According to The Royal Society of Chemistry, titanium is as strong as steel, but much less dense, so it is an important alloying agent with aluminum, molybdenum and iron. These alloys are used in aircraft and missiles. The largest use of titanium, however, is in the form of titanium oxide in house and artist paints.
In addition to these functions, titanium is also a great reflector of infrared radiation and is used in solar observatories where high heat causes poor visibility. Titanium is also used in desalination plants, converting sea water to fresh water. Because of its excellent resistance to sea water, it is used to protect the hulls of ships and other structures that may be exposed to sea water. According to The Los Alamos National Laboratory, titanium tetrachloride is used to iridize glass. Because the compound fumes strongly, it can be used to produce smoke screens. In addition, it is produced artificially for use as a gemstone, despite being relatively soft.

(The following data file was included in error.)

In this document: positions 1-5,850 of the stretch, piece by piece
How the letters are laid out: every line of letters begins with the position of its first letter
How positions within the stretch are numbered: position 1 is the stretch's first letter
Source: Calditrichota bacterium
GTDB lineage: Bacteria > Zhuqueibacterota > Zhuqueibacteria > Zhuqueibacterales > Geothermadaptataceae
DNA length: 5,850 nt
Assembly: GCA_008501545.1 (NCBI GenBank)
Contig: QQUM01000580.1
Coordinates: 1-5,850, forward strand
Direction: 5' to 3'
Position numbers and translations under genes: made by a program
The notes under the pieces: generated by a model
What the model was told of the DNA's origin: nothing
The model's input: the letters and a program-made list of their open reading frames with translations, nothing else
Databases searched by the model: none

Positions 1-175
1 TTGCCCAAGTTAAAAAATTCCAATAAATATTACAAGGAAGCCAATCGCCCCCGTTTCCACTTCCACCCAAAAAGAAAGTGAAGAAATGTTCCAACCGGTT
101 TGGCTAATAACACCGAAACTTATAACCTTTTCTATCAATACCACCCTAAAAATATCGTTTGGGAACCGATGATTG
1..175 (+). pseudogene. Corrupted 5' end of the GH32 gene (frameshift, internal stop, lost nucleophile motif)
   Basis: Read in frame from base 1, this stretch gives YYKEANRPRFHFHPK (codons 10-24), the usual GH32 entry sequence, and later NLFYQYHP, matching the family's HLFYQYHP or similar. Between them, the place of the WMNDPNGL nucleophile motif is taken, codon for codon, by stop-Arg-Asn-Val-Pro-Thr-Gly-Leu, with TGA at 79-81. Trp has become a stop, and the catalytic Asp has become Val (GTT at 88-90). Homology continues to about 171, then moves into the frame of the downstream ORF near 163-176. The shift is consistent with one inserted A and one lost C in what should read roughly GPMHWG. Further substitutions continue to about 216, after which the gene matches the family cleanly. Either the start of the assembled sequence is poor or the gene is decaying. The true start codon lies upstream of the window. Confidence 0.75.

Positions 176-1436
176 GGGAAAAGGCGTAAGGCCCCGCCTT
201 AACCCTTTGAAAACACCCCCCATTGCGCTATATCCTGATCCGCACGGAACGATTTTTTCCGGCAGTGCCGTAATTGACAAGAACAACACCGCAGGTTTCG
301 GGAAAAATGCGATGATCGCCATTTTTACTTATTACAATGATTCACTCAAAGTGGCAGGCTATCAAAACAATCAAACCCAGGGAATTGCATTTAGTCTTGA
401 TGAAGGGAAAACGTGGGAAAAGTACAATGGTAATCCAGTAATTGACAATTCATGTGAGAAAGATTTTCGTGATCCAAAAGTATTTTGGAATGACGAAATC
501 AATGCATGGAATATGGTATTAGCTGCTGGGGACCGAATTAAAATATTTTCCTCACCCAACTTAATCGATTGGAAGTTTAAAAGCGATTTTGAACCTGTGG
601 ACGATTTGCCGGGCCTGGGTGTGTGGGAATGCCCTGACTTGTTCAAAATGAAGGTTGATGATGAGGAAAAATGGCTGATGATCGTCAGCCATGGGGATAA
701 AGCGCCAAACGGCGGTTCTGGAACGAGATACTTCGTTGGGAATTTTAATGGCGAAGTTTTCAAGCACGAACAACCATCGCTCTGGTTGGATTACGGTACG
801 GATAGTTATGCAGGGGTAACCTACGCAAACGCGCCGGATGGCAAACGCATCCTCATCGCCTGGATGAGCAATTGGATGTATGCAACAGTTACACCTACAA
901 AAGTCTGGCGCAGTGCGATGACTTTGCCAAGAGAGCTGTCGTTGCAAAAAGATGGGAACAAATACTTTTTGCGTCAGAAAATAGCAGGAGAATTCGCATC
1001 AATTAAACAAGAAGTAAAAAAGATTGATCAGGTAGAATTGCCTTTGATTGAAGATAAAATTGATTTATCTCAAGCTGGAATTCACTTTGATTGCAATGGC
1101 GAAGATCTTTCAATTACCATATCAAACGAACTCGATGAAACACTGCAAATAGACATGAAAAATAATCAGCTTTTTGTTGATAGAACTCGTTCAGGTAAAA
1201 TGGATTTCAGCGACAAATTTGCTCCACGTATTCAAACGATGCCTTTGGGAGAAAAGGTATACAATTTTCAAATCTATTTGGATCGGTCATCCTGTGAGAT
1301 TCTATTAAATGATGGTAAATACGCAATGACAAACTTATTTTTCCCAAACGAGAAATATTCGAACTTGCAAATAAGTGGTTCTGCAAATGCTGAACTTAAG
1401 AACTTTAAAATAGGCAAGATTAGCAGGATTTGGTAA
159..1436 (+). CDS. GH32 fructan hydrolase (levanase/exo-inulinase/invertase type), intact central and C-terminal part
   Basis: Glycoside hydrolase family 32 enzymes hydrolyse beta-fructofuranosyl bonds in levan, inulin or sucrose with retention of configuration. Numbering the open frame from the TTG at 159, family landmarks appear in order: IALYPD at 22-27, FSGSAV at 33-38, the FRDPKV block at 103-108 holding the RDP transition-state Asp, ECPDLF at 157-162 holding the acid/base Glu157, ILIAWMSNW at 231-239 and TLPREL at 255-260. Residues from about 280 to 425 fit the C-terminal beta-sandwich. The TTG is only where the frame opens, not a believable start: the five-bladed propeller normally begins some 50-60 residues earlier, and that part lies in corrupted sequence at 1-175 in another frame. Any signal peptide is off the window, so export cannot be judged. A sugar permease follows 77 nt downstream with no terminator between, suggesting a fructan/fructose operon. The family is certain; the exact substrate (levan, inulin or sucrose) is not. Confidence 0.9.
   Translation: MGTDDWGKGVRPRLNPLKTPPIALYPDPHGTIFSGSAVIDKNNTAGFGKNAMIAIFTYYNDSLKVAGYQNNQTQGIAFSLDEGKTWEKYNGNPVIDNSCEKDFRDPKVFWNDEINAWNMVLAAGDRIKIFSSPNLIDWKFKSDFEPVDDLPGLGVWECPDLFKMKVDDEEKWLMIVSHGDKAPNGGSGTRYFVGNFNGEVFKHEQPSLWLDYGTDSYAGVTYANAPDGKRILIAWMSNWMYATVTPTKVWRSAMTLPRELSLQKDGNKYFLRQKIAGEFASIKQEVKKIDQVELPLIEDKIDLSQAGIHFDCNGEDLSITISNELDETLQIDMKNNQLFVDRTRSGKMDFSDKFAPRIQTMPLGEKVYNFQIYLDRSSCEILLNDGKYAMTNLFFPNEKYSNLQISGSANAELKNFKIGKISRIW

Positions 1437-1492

Titanium is the ninth most abundant element on Earth and is produced commercially by reducing titanium (IV) chloride with magnesium. Titanium (IV) oxide is produced by either the sulfate process or the chloride process, which prepares titanium oxide from the mineral ilmenite.